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Climbing the World to End Alzheimer's
Dec 052010
Mt. Vinson, 16,067', from Vinson Base Camp

For those familiar with following my climbing expeditions, you will recognize our current wait and see state. On Denali one year, I waited for 7 days for the weather to break. Today, December 5th is our 4th day of waiting.

Thus is the case for Vinson. The low pressure system is just sitting on top of us creating clouds and high winds. Teams are reporting from the high camp regular winds of over 20 mph and low visibility. This combined with temps well below zero make for dangerous climbing conditions. Frostbite would be a high risk not worth taking at this point.

So we sit tight and wait for better conditions. We have sufficient food and fuel for a while.

With lot’s of free time to think, it is almost impossible not to consider how isolated we are.

Cloudy Dec 5th view of Low CampIt is a minimum of two days to get back to Punta Arenas if everything is perfect. We are surrounded by ice and snow with brutal temps and winds. Walking out is not an option.

Only down feathers and thin nylon tents provide protection. While the sun never sets, it is not strong enough to make the cold bearable. Only with extreme activity, does warmth break through.

With this as context; I think about the isolation my mom must have felt going through the stages of Alzheimer’s. The loneliness, helplessness; the inability to connect, to remember – the isolation.

Waiting out weather requires patience. It is easy to let your mind go to negative places when you have no control. Little things can conspire to steal optimism. Staying focused on the goal, using your sense of humor, remembering why are all keys to maintaining perspective.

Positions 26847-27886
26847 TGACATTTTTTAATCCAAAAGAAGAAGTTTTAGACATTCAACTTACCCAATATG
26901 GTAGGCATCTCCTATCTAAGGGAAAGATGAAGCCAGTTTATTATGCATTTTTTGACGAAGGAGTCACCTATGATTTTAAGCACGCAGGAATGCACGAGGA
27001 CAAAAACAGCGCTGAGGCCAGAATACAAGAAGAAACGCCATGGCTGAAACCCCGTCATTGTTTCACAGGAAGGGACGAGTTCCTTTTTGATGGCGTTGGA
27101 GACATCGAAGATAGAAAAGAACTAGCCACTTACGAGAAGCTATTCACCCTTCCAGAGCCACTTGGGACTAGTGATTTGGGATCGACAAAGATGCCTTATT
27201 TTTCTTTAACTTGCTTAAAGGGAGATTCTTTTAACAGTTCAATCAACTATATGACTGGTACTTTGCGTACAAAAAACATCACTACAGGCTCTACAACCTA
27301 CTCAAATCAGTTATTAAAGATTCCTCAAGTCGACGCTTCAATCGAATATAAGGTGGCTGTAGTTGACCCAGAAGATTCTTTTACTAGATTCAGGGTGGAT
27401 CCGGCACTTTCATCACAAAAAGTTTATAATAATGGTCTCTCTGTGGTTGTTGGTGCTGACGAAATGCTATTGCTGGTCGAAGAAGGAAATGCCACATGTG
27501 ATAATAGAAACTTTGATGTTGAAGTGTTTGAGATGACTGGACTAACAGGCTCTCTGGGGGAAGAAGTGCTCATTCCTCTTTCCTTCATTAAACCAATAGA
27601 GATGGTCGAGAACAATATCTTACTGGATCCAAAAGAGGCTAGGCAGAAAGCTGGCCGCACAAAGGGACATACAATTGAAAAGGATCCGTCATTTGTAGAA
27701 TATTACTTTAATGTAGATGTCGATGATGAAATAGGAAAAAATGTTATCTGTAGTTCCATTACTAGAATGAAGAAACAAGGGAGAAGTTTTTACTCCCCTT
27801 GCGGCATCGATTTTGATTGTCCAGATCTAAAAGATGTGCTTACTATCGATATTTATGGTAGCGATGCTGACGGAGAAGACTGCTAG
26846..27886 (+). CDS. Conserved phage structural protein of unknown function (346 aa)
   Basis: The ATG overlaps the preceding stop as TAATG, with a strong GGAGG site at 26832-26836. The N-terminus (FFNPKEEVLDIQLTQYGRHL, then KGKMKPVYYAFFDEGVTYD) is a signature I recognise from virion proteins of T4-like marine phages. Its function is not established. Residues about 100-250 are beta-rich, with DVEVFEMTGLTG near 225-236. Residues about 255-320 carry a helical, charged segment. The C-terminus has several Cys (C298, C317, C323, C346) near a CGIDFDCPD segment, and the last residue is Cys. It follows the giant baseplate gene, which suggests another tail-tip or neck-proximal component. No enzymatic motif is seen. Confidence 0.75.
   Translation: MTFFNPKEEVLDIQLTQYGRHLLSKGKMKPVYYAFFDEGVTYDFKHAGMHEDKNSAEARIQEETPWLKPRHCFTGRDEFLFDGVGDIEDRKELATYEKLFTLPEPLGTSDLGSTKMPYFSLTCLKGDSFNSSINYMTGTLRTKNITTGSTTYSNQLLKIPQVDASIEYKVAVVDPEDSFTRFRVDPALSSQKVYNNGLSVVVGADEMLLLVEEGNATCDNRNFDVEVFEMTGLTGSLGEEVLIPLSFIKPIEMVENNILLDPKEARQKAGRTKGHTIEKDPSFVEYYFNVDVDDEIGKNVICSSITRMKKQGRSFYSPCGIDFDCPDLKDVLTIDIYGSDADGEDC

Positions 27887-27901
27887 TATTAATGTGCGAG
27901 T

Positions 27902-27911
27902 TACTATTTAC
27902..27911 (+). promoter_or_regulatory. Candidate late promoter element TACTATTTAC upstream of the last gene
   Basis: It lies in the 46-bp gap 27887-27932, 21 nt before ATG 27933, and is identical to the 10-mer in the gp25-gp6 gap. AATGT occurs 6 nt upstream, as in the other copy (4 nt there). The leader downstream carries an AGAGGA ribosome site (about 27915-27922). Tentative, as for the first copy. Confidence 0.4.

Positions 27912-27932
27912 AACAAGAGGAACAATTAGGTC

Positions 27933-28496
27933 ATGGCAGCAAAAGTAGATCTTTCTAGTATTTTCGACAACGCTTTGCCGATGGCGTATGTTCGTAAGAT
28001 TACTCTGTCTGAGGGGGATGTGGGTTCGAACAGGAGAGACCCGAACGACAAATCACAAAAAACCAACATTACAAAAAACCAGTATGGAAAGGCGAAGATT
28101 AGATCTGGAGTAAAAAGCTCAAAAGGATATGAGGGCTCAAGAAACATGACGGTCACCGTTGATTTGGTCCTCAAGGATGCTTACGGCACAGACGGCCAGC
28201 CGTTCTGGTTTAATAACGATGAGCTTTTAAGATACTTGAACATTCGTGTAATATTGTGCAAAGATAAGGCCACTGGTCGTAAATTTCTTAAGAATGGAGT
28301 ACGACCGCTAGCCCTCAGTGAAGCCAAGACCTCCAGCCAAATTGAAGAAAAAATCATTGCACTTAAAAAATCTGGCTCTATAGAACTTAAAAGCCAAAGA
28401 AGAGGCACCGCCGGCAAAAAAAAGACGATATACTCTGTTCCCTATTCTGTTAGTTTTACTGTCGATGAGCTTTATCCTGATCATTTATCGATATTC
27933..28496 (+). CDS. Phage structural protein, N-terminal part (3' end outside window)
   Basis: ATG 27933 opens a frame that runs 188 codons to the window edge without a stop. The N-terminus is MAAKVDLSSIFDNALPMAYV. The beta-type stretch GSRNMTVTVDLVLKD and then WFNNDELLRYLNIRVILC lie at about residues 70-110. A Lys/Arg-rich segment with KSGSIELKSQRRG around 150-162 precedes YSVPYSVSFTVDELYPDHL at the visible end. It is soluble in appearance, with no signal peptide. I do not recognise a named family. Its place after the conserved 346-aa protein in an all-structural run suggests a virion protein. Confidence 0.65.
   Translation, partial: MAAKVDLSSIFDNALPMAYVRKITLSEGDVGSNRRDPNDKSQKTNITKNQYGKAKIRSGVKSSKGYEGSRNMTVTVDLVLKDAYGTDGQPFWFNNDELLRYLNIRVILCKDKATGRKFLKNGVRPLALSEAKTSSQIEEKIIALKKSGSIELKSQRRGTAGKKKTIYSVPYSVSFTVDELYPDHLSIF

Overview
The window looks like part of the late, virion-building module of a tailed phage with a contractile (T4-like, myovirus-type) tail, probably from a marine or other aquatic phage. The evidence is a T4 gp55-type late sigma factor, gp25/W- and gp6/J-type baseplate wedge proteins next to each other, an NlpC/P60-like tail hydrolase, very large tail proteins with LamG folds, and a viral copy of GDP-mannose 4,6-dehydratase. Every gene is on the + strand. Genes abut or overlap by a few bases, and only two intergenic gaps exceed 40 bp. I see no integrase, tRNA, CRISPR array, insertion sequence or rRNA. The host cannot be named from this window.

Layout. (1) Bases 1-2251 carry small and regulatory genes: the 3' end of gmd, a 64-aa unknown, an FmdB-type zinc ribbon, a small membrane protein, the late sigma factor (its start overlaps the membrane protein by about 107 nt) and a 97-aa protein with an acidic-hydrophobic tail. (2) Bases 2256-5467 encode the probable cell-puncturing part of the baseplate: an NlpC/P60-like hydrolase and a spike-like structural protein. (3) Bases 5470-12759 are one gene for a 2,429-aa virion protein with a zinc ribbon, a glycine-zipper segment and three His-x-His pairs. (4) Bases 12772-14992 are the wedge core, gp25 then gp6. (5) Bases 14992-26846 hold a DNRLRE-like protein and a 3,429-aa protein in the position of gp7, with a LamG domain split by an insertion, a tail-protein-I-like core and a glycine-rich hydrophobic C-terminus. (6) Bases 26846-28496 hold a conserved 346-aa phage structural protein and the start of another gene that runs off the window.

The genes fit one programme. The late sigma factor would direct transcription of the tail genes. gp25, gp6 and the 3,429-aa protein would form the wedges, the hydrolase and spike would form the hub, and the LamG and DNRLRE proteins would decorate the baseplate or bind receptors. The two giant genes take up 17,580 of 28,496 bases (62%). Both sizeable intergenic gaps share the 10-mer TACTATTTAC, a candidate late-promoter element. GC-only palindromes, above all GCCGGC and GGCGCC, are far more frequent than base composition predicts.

Again, reflecting on the last few years with my mom; patience was crucial to everyone. Being willing to answer the same question over and over. Or listening to the same stories for the tenth time that day. Caregivers do these acts not out of obligation but out of love. And they also deserve our patience as well.

So as I sit in my tent listening to the wind blow high on the summit ridge, I think about my mom. I know why I am here. I value all those memories.

Climb On!


Memories are Everything

Comments on/from Facebook

  4 Responses to “Antarctica Isolation and Patience”


    Hi Alan: The most important thing is that you know why you are there. You know your purpose for being there. This makes all the difference. Stay strong. We are all praying for you and the entire team. Climb on!


    Hi Alan,
    We are following your trip with facination (and a little envy). We wish you all the best for the conditions to improve and for your success on Vinson. In the meantime, we hope your shortwave radio is working so you can keep up with episode #27 of BBC’s “The Platypus” series 🙂
    Take care and we hope to catch up with you in some awesome place soon.
    Ian and Di


    Hey Alan,you know you guys arent completely alone theres seals and penguins!lol Anyway i know your mom would be very proud.As always safety first and THEN climb on.Enjoy antarctica and just think,this is summer here!Good


    I’m reading this post as I’m having dim sum with my grandmother, with much of the same thoughts. It’s most certainly a struggle to safeguard optimism and keep from thinking of this time as obligatory. She deserves my patience, even if she asks the same question for the 12th time. Thank you, Alan.